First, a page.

The Advantages of Absentee Ballots

by Inoljt

This is part of a two-part series evaluating absentee ballots, which are being used more and more often. The first part will focus on their advantages. The second part will focus on their disadvantages.

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Absentee ballots are increasingly being used throughout the United States. They are especially popular in the West Coast; elections are entirely absentee-ballot in Oregon and Washington, for instance.

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This is the last part of a series of posts analyzing California’s propositions:

The Basics of the Proposition

This proposition is a referendum on the State Senate districts drawn by California’s citizens redistricting commission. A “Yes” vote on Proposition 40 would indicate approval of the districts as drawn. A “No” vote on Proposition 40 would reject the districts drawn by the commission. The new districts would then be drawn by officials supervised by the California Supreme Court.

It sounds pretty simple, and on the surface there is. But there’s a long, long story behind this proposition. It’s an ugly story, and after reading the story it’ll be very obvious why to vote yes on this proposition.

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This is the tenth part of a series of posts analyzing California’s propositions:

The proposition raises taxes on multistate businesses in California through a subtle method. Right now those businesses can choose between two ways of calculating their taxes. They can be taxed based on the number of sales, property, or employees the business has in California (the "three-factor method"). Or they can be taxed based only on the number of sales (the "single sales factor method.")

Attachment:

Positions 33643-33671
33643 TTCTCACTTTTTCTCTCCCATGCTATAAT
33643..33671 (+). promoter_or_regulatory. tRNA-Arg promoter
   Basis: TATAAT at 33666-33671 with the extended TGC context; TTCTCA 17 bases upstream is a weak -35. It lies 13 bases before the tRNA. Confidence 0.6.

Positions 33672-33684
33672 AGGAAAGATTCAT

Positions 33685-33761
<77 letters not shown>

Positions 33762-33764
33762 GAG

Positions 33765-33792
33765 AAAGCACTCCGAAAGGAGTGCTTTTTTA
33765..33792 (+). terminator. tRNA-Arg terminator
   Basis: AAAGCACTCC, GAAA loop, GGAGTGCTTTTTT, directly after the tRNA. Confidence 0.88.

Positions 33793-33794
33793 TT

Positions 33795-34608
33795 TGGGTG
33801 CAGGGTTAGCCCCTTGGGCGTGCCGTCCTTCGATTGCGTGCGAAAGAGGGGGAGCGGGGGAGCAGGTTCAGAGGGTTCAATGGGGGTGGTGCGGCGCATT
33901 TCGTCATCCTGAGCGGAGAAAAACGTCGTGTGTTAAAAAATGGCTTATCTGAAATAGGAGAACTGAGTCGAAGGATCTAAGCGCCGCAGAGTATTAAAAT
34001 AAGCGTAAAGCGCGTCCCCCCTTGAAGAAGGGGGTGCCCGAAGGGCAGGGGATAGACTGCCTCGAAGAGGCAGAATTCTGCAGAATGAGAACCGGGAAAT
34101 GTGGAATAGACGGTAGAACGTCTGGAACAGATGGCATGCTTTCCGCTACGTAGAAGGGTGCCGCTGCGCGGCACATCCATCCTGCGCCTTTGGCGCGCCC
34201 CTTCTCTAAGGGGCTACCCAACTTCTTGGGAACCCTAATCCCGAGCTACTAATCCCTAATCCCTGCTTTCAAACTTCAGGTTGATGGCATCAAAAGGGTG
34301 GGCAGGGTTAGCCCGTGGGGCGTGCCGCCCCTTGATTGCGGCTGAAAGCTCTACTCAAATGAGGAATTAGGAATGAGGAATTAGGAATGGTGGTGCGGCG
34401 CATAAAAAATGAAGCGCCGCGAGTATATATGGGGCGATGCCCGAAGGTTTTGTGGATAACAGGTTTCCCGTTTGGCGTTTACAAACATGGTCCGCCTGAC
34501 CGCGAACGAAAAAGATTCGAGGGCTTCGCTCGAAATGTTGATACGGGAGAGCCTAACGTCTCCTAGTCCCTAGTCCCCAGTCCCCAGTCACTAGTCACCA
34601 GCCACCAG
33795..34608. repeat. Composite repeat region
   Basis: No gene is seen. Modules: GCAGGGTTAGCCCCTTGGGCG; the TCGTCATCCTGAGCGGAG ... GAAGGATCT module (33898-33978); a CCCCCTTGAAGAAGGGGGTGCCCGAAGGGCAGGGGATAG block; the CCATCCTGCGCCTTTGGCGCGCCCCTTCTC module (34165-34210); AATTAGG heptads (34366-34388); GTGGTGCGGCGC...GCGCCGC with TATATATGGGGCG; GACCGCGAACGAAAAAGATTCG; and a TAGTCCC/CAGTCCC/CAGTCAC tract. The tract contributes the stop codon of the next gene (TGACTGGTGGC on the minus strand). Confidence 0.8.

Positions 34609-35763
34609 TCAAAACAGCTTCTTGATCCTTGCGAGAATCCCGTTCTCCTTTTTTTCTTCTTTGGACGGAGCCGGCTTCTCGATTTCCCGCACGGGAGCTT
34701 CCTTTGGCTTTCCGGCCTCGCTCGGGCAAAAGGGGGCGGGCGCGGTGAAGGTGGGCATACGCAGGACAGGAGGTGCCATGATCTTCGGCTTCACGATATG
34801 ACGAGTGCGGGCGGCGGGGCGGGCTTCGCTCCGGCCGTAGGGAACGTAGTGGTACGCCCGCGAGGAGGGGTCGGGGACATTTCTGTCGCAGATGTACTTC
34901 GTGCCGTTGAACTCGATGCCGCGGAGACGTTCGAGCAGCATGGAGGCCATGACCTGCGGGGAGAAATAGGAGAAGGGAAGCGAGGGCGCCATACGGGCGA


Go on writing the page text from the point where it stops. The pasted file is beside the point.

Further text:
Proposition 39 changes it so that multistate businesses can only be taxed through the latter method. This would raise their taxes.

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This is the ninth part of a series of posts analyzing California’s propositions:


An Unfortunate Proposition...

There are two revenue-increasing propositions before the public. There is Proposition 30, the good one backed by Jerry Brown, and Proposition 38, the bad one. You should vote yes on Proposition 30 and no on Proposition 38. Unfortunately, that's probably going to confuse a lot of people.

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This is the eighth part of a series of posts analyzing California’s propositions:


A Badly Written Proposition…

On its most basic level, Proposition 37 has a fairly simple concept. It requires labels on genetically engineered food and prevents genetically engineered food or processed food from being advertised as “natural.”

Unfortunately, in the real world things are rarely that simple.

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This is the seventh part of a series of posts analyzing California’s propositions:


A Tough Proposition

Proposition 36 is a tough proposition. There's a strong case for voting yes on this proposition. Out of all the proposition recommendations made in this blog, this one is made with the most hesitancy.

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This is the sixth part of a series of posts analyzing California’s propositions:


What Proposition 35 Really Does

Proposition 35 is almost certain to be approved by California voters. It bans human trafficking. Who isn't against human trafficking?

But there are actually a number of reasons to vote against Proposition 35.